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  • Writer's pictureNicholas Nack

National Suicide Prevention Awareness Month


September is national suicide prevention awareness month. In honor of that, we wanted to make an article about suicide prevention including resources and how to help those who struggle with suicidal thoughts. Many of us know someone who has either completed suicide, attempted suicide, or whose life has been impacted by it in some way. While so many have experienced it from some perspective, it is not often talked about. A common myth about suicide is that talking about it will lead to an increased likelihood that someone will attempt it. In reality, talking about it actually decreases the stigma around it, leading to more people seeking help and opening up with others. Another myth is that most suicides happen without warning. There are actually warning signs that precede most suicides, even if they are only shown to close friends or family. The signs may not always be recognized as such, but they are often there ("5 common myths about suicide debunked," n.d.). Some of these signs are increased use of substances, aggressive behavior, withdrawing from relationships or social settings, mood swings, or reckless behavior. Signs that are more concerning and indicative of the presence or suicidality are giving away possessions, collecting pills, buying a weapon, tying up loose ends such as paying off debts, and saying goodbye to loved ones ("Risk of suicide," n.d.). The third myth is that people who complete suicide are selfish, and are taking the easy way out. People who die from suicide want the pain to stop, and they feel hopeless that it ever will. Thoughts about suicide are a serious mental health symptom, and are not necessarily a sign that someone wants to die. Another common myth is that suicide only impacts those with mental health conditions. In actuality, there are many other stressors that could lead someone to feel suicidal such as criminal or legal issues, loss of home, death of a loved one, recent or impending crisis, and the list goes on. Not all people with mental health conditions experience suicidal thoughts either. The last common myth people believe is that once someone is suicidal, they will always be. Active suicidal ideation is often short-lived, and is often an attempt at controlling emotions that are too painful and deep for the individual to handle. Once the thoughts are resolved or lessened, the ideation will lessen as well. While they may return, they are not forever ("5 common myths about suicide debunked," n.d.).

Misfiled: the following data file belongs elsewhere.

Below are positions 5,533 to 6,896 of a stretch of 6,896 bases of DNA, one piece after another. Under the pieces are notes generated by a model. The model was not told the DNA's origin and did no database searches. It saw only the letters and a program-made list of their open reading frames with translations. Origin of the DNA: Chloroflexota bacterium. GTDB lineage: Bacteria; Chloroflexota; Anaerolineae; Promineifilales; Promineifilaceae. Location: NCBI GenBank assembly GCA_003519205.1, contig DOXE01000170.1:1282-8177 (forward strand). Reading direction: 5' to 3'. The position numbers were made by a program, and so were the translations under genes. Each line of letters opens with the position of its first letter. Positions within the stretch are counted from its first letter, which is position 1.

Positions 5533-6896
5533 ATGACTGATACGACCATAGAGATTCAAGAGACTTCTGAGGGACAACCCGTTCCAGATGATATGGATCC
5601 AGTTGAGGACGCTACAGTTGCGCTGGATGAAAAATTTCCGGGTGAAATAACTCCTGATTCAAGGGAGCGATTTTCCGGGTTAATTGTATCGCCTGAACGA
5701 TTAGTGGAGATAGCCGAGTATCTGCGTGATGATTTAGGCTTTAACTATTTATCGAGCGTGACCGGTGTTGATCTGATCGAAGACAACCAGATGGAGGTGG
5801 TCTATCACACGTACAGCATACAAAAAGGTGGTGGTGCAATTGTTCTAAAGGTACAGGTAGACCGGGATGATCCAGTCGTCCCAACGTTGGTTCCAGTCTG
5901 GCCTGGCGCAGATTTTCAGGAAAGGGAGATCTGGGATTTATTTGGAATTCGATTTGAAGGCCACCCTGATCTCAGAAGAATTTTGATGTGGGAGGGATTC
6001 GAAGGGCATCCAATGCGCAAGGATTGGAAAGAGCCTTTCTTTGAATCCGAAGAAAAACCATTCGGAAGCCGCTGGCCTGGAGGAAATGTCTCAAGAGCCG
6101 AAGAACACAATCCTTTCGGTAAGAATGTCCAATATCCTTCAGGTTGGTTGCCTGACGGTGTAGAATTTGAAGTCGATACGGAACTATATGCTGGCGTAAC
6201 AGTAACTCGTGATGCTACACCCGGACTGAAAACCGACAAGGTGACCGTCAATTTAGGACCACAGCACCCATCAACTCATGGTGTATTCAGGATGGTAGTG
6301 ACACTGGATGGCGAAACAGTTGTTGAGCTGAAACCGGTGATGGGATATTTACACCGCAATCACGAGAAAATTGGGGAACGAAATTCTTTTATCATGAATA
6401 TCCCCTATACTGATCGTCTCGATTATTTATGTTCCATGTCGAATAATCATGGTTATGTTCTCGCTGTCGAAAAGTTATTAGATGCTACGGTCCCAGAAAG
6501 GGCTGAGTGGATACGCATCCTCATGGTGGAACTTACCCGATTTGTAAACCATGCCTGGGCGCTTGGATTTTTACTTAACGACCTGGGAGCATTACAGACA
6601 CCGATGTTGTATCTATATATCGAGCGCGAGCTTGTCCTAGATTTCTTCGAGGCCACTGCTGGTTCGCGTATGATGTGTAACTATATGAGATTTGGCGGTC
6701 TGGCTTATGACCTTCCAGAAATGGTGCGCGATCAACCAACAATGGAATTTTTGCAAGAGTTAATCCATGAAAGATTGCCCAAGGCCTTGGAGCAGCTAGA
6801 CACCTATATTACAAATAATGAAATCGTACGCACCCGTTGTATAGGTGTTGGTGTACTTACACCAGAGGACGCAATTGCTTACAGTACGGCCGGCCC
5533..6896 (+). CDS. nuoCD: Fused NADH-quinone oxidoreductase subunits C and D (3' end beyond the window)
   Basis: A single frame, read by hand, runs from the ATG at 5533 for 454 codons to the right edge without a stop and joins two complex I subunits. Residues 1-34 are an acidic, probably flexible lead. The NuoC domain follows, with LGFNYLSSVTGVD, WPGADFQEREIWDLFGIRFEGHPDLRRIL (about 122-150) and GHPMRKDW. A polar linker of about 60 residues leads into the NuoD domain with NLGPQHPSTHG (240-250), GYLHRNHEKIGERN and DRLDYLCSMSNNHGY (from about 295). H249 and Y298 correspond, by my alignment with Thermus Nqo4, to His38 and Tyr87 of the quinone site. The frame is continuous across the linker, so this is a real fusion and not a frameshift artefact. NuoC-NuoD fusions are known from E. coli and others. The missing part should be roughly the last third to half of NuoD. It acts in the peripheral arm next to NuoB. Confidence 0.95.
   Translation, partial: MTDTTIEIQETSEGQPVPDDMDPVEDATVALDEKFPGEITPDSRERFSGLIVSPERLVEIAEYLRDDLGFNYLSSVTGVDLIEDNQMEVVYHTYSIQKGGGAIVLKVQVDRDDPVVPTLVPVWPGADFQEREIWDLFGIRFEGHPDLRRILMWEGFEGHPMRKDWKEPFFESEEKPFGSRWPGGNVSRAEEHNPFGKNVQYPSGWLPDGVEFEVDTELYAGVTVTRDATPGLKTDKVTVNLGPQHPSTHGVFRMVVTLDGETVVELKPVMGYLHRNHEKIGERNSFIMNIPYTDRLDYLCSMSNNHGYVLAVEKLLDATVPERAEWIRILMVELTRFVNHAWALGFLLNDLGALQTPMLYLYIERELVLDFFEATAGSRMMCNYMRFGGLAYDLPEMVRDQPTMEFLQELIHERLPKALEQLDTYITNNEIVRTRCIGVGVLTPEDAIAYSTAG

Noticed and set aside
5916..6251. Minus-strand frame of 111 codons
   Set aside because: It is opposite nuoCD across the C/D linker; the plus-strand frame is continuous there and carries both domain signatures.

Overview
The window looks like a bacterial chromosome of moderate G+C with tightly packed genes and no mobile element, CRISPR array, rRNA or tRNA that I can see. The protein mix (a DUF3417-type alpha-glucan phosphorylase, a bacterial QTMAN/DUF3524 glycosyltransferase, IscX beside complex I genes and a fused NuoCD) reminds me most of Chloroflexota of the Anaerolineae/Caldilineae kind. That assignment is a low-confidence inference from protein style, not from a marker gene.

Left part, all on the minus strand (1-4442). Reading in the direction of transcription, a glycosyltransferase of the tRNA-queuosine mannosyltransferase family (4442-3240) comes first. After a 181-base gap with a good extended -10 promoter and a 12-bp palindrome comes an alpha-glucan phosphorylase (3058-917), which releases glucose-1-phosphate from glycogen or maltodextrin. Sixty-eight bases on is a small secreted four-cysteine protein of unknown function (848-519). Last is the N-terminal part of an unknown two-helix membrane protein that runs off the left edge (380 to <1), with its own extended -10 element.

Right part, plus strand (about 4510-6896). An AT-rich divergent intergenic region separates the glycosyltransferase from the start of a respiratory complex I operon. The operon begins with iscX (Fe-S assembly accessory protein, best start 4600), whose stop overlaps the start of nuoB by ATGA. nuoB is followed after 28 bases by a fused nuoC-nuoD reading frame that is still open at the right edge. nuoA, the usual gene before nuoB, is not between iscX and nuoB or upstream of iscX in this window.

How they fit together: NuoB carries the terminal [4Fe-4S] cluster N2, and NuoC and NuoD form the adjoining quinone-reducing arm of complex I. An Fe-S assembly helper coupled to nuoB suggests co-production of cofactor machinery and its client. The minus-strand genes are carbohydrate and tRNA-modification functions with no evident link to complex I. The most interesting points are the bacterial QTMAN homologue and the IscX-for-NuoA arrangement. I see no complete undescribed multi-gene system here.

Recently, the suicide prevention hotline has been given the three-digit code of 988 for people to call or text when they are needing help, and it is now called the suicide and crisis hotline. There are more than 200 crisis centers in the United States that take calls for this number, and studies have shown that callers to this line feel less suicidal, depressed, and overwhelmed. They also feel more hopeful ("lifeline and 988," n.d.).



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